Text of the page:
Signal Tower Colony
My next destination was Signal Tower colony, another vibrant community nestled within Mongla. This area is home to a diverse population. Here, I witnessed a strong sense of community, where people supported each other in their daily lives.
The Signal Tower Colony is next to Pasur river and on the edge of the Mongla Municipality. Access to clean drinking water continues to be a major issue in the Mongla region because of the high salinity levels.
Water is not provided via pipes to Signal Tower Colony. Residents utilize rainwater that has been harvested, but there isn’t enough to go around. Additionally, they use the freshwater they extract from their ponds for drinking and cooking. Saline water does, however, frequently mingle with pond water because of regular tidal surges. However, the locals are forced to consume this water despite having no other option, which causes them immense suffering.
I had the opportunity to interview two residents from Signal Tower colony who provided unique perspectives on their living conditions and access to clean water. Their stories shed light on the challenges faced by the community and the disparities in their experiences.
The first resident I spoke with expressed optimism, stating that her life had improved compared to two years ago. However, it was evident that access to clean water remained a significant concern. In this slum, the river water served as the primary source of water for daily activities such as washing, cooking, and cleaning. The residents had no alternative but to rely on this water, despite its potential contamination and health risks.
To ensure a safer drinking water supply, the residents resorted to purifying the river water using a traditional method involving the use of potash alum. This process helped remove impurities and sediments, making the water relatively safer for consumption. However, it was still far from ideal, as the river water itself was prone to pollution and contamination.
The second resident I interviewed had a contrasting view, feeling that her life had not improved significantly in the past two years. She, too, highlighted the lack of access to clean water as a persistent issue. The community’s limited ability to preserve rainwater further compounded the problem. Irregular rainfall patterns made it difficult for them to collect and store sufficient water during the rainy season. Consequently, the availability of water for various household purposes was greatly compromised.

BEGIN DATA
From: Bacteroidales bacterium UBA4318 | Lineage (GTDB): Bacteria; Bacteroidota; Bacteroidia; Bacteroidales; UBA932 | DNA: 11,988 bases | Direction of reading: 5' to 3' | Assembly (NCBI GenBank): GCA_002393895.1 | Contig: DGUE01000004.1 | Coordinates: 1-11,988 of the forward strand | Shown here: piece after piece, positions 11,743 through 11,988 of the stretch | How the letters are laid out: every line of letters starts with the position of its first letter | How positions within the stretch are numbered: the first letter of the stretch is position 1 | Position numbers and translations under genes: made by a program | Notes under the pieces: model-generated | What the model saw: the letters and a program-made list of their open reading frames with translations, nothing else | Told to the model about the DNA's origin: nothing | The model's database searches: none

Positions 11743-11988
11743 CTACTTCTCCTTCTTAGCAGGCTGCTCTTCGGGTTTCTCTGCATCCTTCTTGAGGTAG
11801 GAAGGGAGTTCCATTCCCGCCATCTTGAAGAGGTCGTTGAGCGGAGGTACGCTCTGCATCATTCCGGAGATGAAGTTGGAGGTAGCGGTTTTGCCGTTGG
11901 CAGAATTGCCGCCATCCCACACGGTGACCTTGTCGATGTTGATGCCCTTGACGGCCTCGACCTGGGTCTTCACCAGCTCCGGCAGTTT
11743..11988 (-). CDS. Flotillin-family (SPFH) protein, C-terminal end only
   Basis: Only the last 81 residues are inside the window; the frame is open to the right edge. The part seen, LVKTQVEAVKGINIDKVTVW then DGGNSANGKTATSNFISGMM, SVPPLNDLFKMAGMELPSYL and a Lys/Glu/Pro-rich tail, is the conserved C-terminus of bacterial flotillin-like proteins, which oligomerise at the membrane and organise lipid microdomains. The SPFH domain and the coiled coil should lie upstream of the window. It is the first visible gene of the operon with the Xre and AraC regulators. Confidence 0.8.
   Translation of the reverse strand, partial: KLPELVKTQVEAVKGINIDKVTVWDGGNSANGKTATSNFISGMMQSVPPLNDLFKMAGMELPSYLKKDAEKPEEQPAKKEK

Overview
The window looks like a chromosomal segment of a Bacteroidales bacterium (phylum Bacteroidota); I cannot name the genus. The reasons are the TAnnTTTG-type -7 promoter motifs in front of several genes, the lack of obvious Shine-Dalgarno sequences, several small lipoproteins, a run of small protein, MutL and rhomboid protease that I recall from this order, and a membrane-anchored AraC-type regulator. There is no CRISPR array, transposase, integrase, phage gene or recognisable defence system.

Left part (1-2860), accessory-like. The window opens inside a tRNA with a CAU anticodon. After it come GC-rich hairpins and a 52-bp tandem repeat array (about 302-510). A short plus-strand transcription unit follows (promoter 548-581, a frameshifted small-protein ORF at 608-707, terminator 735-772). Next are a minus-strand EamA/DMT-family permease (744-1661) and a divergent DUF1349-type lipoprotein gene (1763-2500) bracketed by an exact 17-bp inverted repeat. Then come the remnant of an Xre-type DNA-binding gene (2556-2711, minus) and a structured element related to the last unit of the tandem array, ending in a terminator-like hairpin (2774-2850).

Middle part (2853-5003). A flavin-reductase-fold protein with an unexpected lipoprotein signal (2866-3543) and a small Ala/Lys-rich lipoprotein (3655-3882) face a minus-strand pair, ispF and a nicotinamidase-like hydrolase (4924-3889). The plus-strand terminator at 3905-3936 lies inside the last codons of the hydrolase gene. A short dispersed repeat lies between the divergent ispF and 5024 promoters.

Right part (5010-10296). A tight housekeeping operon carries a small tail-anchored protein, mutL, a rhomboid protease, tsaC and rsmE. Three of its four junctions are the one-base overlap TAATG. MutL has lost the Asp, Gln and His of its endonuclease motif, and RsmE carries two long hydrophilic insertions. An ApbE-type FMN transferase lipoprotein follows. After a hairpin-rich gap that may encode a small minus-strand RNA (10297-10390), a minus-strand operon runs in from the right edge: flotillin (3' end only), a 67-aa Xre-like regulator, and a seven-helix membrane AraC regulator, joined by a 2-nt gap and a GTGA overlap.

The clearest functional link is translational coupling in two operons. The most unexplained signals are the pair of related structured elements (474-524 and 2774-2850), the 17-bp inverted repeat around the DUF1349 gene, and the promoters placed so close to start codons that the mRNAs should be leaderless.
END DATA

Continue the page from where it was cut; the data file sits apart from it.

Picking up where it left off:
The scarcity of clean water in Signal Tower colony underscored the daily challenges faced by its residents. The reliance on the river water, with its inherent risks, and the reliance on traditional purification methods painted a stark picture of the limited resources available to them. While some residents expressed cautious optimism about their lives, it was clear that the absence of adequate clean water infrastructure continued to impact their well-being.
These personal accounts from Signal Tower Slum serve as a reminder of the daily struggles endured by marginalized communities in the face of water scarcity. It underscores the importance of sustainable water management practices and the need for collective efforts to ensure equitable access to clean water for all, regardless of socioeconomic status.
My journey through Balur Math Slum and Signal Tower Colony in Mongla was an eye-opening experience that allowed me to understand the challenges and triumphs of these vibrant communities. The resilience, unity, and creativity of the residents left a lasting impression on me. Through this blog, I hope to shed light on the often-overlooked aspects of slum life and inspire others to appreciate the strength and potential that lies within these communities.
In the slums of Mongla, Bangladesh, access to clean and safe drinking water poses a significant challenge for the residents. With rainwater being their primary source and the option of purchasing water at high prices, the community faces numerous hardships. Moreover, the use of polluted river and pond water for daily activities like drinking, washing, and cooking further exacerbates the problem. In this blog, I tried to connect with my experience on my first field visit to Mongla and tried to shed light on the water-related struggles faced by the slum dwellers, the risks associated with re-excavating a pond without considering salinity intrusion, and the coexistence of shrimp farming farms in the area.
During my visit to Mongla, I witnessed the consequences of heavy rainfall in the form of waterlogging within just two days. The area’s inadequate drainage infrastructure was evident as the rainwater accumulated and caused temporary flooding in certain parts of the slum communities. The presence of waterlogging for such a short duration highlights the vulnerability of the slum communities to climate-related events. It underscores the urgent need for improved infrastructure, including efficient drainage systems, to mitigate the impact of heavy rainfall and prevent the recurrence of waterlogging.
About the Author:
Afra Sayara Rahman working as a Research Intern at ICCCAD.